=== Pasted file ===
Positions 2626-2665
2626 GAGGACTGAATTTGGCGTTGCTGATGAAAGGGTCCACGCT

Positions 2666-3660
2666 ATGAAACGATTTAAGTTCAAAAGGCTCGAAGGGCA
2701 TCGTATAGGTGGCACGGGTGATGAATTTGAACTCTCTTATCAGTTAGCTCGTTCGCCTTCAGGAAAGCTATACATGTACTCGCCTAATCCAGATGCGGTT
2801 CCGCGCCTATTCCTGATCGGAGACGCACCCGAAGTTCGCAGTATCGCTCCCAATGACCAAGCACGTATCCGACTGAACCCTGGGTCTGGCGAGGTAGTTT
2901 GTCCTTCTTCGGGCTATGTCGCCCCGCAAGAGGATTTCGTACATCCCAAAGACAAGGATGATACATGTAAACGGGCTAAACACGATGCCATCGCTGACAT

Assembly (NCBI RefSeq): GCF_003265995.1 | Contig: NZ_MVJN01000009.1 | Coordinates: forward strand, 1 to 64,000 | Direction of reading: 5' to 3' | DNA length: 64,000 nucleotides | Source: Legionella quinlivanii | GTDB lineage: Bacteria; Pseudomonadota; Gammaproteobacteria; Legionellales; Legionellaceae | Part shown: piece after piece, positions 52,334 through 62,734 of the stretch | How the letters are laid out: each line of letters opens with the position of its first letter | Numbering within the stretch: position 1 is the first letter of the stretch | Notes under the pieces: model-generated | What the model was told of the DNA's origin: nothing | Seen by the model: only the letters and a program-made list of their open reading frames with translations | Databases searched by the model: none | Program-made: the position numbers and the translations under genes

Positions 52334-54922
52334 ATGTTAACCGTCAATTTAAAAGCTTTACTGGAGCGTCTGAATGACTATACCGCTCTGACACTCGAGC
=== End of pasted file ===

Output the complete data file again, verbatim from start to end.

Positions 2626-2665
2626 GAGGACTGAATTTGGCGTTGCTGATGAAAGGGTCCACGCT

Positions 2666-3660
2666 ATGAAACGATTTAAGTTCAAAAGGCTCGAAGGGCA
2701 TCGTATAGGTGGCACGGGTGATGAATTTGAACTCTCTTATCAGTTAGCTCGTTCGCCTTCAGGAAAGCTATACATGTACTCGCCTAATCCAGATGCGGTT
2801 CCGCGCCTATTCCTGATCGGAGACGCACCCGAAGTTCGCAGTATCGCTCCCAATGACCAAGCACGTATCCGACTGAACCCTGGGTCTGGCGAGGTAGTTT
2901 GTCCTTCTTCGGGCTATGTCGCCCCGCAAGAGGATTTCGTACATCCCAAAGACAAGGATGATACATGTAAACGGGCTAAACACGATGCCATCGCTGACAT

Assembly (NCBI RefSeq): GCF_003265995.1 | Contig: NZ_MVJN01000009.1 | Coordinates: forward strand, 1 to 64,000 | Direction of reading: 5' to 3' | DNA length: 64,000 nucleotides | Source: Legionella quinlivanii | GTDB lineage: Bacteria; Pseudomonadota; Gammaproteobacteria; Legionellales; Legionellaceae | Part shown: piece after piece, positions 52,334 through 62,734 of the stretch | How the letters are laid out: each line of letters opens with the position of its first letter | Numbering within the stretch: position 1 is the first letter of the stretch | Notes under the pieces: model-generated | What the model was told of the DNA's origin: nothing | Seen by the model: only the letters and a program-made list of their open reading frames with translations | Databases searched by the model: none | Program-made: the position numbers and the translations under genes

Positions 52334-54922
52334 ATGTTAACCGTCAATTTAAAAGCTTTACTGGAGCGTCTGAATGACTATACCGCTCTGACACTCGAGC